I have a second important theological argument, though, despite that I think the first is proof enough of Jesus’ eternal humanity. This one is grounded in the Resurrection. Even a brief skimming of the New Testament is enough to show that our future bodily resurrection is based on and comes from Jesus’ own resurrected life. But this cannot be simply a one-time event that we then copy. If Jesus stopped being human, then He no longer has a resurrected and glorified human body. So in that case, how will we be raised if we cannot participate in a Savior who is still living resurrected human life?

Simply put, if Jesus’ resurrection body was only temporary before He ceased to be human, then how can the Bible say that He is the firstfruits/firstborn from the dead? Can He really be the pattern and base of our own future, eternal resurrection if He Himself was only raised to a body that lasted 40 days? Of course not! The Scriptures say that we will be resurrected like Jesus was, and that obviously does not mean into a temporary human existence.

The Ridiculous Problems If Jesus Isn’t Still Human

Finally, I will demonstrate that we run quickly into absurd results if we are willing to accept that Jesus stopped being human. For example, since the Bible clearly affirms that Jesus will return in human form just like when He left, then He would have to have a brand new human nature created for the second time if He no longer has the one He had when he left. Will the Word become flesh twice? Surely that’s nonsense. Jesus isn’t a transformer.

Another problem would be this: if Jesus is no longer human, then the human Jesus of Nazareth is dead. Remember, before Bethlehem there was no “Jesus,” there was simply the Son who existed eternally as the divine Word. The name “Jesus” applies to the human being who the Word become, the man from Nazareth. So if the Word unbecame flesh, then Jesus no longer exists, and only the Son in His original divine form does. The man Jesus would be dead, His body having vanished from all reality. In fact, He would be more dead that we could ever be! For we have not only a human body but a human soul. Jesus’ human soul is also part of His human nature. But our souls do not die, they continue to exist forever even when the body is dead. Yet if Jesus stopped being human, then even the human soul He had would have ceased to exist, meaning the man Jesus was ultimately even more mortal then we are, and this after His victorious resurrection!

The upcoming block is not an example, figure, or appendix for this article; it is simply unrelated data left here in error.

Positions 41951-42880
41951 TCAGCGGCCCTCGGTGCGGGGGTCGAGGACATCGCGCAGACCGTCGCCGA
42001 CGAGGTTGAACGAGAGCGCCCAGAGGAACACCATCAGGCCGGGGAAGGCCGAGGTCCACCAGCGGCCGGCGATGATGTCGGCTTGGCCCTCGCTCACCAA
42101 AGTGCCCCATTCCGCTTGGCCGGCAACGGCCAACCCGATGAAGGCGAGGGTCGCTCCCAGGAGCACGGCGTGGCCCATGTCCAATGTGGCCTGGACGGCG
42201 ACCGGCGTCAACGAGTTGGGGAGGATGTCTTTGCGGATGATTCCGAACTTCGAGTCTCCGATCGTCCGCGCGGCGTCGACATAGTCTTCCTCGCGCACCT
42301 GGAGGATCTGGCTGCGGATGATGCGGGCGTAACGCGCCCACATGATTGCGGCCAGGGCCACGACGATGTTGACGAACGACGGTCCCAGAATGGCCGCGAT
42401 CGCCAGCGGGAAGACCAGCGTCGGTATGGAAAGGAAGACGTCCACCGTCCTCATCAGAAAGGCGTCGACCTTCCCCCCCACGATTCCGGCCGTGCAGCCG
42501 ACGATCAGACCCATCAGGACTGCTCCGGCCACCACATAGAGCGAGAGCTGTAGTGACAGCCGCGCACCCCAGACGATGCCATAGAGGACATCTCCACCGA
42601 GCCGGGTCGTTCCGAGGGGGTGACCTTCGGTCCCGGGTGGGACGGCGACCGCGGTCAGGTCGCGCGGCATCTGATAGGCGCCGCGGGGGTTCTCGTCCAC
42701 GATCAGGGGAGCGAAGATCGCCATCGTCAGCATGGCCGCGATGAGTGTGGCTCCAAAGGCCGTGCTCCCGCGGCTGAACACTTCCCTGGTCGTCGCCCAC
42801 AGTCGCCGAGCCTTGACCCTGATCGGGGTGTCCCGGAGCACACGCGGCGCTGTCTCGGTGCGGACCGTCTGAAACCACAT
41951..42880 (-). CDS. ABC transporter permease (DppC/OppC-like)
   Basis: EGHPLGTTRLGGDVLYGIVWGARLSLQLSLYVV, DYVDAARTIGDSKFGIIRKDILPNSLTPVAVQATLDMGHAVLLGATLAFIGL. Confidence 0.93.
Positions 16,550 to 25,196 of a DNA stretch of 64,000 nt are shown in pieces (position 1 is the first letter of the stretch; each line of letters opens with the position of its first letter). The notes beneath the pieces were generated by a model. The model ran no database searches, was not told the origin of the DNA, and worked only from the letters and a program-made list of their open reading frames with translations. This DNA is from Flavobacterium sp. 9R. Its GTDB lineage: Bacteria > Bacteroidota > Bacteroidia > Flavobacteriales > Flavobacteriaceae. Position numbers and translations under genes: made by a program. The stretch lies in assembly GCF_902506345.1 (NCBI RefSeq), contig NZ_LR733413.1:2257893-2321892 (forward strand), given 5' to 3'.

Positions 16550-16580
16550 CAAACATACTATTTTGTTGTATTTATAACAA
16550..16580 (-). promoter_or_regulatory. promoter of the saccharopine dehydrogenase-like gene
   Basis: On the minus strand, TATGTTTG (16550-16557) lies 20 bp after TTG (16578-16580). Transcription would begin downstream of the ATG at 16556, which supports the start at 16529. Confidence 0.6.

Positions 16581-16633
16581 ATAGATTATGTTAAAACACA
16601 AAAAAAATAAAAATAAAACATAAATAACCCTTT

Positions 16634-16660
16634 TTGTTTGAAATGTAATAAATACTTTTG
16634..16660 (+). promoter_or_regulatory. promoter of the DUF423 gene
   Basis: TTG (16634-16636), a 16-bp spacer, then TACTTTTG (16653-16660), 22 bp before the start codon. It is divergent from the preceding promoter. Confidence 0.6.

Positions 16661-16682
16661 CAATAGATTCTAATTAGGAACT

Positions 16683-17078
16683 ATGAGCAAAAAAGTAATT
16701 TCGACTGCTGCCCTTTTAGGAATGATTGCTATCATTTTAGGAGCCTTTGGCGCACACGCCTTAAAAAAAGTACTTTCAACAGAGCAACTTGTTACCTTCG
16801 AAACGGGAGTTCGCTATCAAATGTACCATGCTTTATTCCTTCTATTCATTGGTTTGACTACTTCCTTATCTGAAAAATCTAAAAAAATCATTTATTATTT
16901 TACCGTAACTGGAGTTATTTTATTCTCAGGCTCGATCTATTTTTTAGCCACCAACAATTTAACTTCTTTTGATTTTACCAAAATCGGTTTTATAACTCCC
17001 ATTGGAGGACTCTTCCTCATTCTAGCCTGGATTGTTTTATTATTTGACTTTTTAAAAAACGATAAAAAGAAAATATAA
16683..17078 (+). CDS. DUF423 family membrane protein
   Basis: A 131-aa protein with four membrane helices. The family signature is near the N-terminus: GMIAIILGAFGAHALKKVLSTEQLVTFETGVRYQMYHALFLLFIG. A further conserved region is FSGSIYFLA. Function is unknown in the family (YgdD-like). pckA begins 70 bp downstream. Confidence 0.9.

Speaking of His resurrection, wouldn’t the Resurrection be a bit pointless if a mere 40 days later Jesus’ glorified and resurrected body would simply cease to exist? What’s going on here? “I sent me Son to die, then I raised His body from the dead, and then I made that body disappear from all reality.” Does this make any sense at all? By no means! If the body Jesus had after His resurrection was only temporary, then I dare to say His resurrection was no more than a divine prank and means nothing to our salvation!

As if all this were not enough, if the Word stopped being flesh—Jesus quit being human—then apparently Jesus was not truly 100% God and 100% human in one person. For besides the fact that humans live forever either in bliss or torment, and if Jesus stopped being human then He did not fulfill that, the Word merely shedding off His human nature after the Ascension would all but prove He never really held a human nature as a serious part of His person. Instead, Jesus’ human nature would seem to be more like clothes, easily donned and easily taken off when necessary. But this, of course, is rank heresy.


Hopefully by this point I’ve proved my case. If not, I am at a loss, for I believe the Scriptures tesify quite plainly about what I’ve said. Jesus did not merely spend 33 years out of all eternity as one of us. Once God committed Himself so dearly to humanity that He sent His one and only Son to become our saving Brother, the Word made an eternal and irrevocable dedication to be God as human as so that humans could forever meet Him as God. This is essential, for all Christ’s work from the moment He died depends on the permanence of His human nature. Praise God that He so loved the world He even made an eternal change in His divine life for us, sending the Son to be like us so that we could also be sons like Him! Amen.

Jesus Is Still Human! (And Why It Matters)